Damage from Sikkim Earthquake

Sitting on a decrepit wood plank floor thousands of miles from home in the Indian Himalayas, my life changed in a single moment. In the middle of a meal, a tremendous rumble began that consumed the walls around me. Startled, terrified, and confused, my friend and I ran from the building to find nearby structures being thrashed about like rowboats in a tempest; there was no safe shelter. In the weeks following this 6.9 magnitude earthquake, I would continue to witness the devastation of this disaster in the mountainous state of Sikkim. Homes in ruins, bridges in pieces, and livelihoods destroyed. Each community we visited in the aftermath further demonstrated the inadequate engineering preparation and slow, disorganized path to recovery for such an event. My outlook on disasters, especially those in developing countries, was changed forever. As I walked back to our hotel in darkness, I was stunned by the sights that surrounded me. There was ubiquitous chaos – hundreds in the streets, people crying, and a collective fear that I have not encountered since that evening. This was not my home, yet I felt a binding connection to these people and this community. Many had lost an entire life’s work in mere minutes. While I realized that I could not do anything to stop hazards such as this one from occurring, I could ensure that the rebuilding was done in a manner to safeguard future lives and bring back a sense of normalcy.

Damage from Boulder Floods




The experience I describe above would ultimately be the deciding factor for the career I have chosen. In the wake of this event, I could no longer sit idly by while similar occurrences impacted the lives of millions of people across the globe. This event was not however my first encounter with disasters. Growing up in southern California I became well acquainted with earthquakes, wildfires, and droughts. My home was periodically rattled from the San Andres fault, my school closed from the thick smoke of wildfires, and I was made aware of the precarious drought conditions. I never witnessed true devastation though – other than missing a few school days or hearing of damage on the news. This changed when I made my first trip abroad to India in 2010. As a part of a team from Engineers Without Borders-USA, we had established a partnership with a small, remote village in the Himalayas. Just weeks before our arrival though a resident of the village was killed from a landslide. For the first time the impacts weren’t just distanced images being shown on a tv screen. I was talking to people who knew this individual and had to cope with the consequences. The purpose of the trip also lent well to my realization that my knowledge could assist communities such as this one through improving their infrastructure in order to mitigate the effects of these events.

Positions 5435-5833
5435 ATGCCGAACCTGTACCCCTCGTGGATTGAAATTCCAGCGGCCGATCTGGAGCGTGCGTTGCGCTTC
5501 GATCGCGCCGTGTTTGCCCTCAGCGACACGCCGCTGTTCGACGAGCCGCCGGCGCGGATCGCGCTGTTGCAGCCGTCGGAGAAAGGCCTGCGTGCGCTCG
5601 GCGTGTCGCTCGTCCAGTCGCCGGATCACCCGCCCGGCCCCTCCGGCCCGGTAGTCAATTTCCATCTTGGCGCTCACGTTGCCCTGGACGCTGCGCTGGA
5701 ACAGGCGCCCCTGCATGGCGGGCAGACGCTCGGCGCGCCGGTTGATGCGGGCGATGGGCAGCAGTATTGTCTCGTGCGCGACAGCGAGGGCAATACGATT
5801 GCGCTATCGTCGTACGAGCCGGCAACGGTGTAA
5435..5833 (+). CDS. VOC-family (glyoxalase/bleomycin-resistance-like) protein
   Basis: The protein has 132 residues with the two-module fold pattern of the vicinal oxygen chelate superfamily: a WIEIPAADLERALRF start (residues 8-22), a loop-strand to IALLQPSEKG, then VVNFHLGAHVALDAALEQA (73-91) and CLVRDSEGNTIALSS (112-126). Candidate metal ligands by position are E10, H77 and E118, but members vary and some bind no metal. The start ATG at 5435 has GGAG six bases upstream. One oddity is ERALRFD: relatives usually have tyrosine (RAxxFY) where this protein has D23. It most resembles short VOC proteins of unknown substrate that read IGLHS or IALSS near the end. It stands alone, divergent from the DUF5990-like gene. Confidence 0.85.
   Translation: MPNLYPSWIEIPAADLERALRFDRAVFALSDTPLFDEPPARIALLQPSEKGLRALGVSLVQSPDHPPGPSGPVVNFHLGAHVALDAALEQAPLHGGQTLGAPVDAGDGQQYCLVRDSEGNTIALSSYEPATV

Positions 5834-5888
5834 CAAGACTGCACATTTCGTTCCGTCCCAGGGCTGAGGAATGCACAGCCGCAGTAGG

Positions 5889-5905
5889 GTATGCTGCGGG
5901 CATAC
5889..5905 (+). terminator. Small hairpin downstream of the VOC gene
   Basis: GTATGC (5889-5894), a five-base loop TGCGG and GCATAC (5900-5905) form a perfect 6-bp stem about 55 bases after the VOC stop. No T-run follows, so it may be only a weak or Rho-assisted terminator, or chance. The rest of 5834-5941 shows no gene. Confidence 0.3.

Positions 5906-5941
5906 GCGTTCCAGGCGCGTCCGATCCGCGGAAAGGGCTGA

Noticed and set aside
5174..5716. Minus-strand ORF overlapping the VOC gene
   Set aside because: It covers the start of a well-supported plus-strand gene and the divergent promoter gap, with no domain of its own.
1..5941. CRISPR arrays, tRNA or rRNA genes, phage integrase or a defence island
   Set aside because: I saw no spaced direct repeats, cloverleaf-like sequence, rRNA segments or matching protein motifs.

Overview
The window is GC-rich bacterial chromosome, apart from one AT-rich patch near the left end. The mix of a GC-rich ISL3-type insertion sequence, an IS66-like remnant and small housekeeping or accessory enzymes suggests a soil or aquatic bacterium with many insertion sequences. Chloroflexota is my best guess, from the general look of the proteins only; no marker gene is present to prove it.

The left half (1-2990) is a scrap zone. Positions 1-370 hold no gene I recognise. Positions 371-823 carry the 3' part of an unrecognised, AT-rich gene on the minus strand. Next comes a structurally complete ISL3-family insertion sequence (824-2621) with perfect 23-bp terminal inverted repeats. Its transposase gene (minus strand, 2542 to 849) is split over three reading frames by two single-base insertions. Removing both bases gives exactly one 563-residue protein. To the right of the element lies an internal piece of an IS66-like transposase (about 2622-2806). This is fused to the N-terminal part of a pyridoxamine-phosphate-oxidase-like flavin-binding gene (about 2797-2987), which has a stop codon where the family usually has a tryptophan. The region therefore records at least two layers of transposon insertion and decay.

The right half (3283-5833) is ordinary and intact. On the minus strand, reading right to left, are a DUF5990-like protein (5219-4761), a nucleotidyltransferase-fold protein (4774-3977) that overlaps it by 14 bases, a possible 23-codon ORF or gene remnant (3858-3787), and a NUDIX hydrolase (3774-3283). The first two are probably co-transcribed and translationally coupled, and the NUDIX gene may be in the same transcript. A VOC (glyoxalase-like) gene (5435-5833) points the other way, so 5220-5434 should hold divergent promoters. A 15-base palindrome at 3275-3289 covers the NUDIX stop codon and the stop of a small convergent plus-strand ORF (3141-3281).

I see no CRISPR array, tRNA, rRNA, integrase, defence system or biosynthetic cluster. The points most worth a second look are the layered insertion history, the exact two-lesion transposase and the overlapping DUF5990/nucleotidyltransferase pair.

As fate would have it disaster seems to follow me. Having made the decision to pursue my graduate studies at the University of Colorado Boulder, less than a month after my arrival disaster struck. In less than 3 days, Boulder Country received 17 inches (430mm) of rain – close its annual average. The flooding that ensued took 8 lives and caused nearly $2 billion in damage. It was the heaviest recorded rainfall in Colorado history. In 2013, I worked with the non-governmental organization Build Change as a field engineer in response to Super Typhoon Haiyan (Yolanda) in the central Philippines. Assisting with oversight of design and construction of permanent housing, my work put me at the front lines of early recovery efforts in the wake of the largest storm to ever make landfall. Through this experience, I have come to appreciate the complexities associated with disaster response and recovery. Following the completion of my doctoral studies, I felt a calling to yet again return to the central Philippines. I am currently serving as a Disaster Risk Reduction and Management Program Officer with the U.S. Peace Corps where I am working in partnership with the Municipality of Carigara, Leyte to improve geospatial coverage, hazard mapping, and early warning systems.

As the effects of climate change continue to manifest, disaster events are causing increased damage. Events such as Typhoon Haiyan (Yolanda), the strongest storm in recorded history to make landfall, sustaining wind speeds of 196 mph and gusts up to 235 mph, is just one example. As an applied researcher, I believe we need to invest in our infrastructure and preparedness programs to mitigate future impacts. Through this website I hope to share some of my experiences and work in this area in an effort to raise awareness on the reality of our shared future.

Damage in the Wake of Super Typhoon Haiyan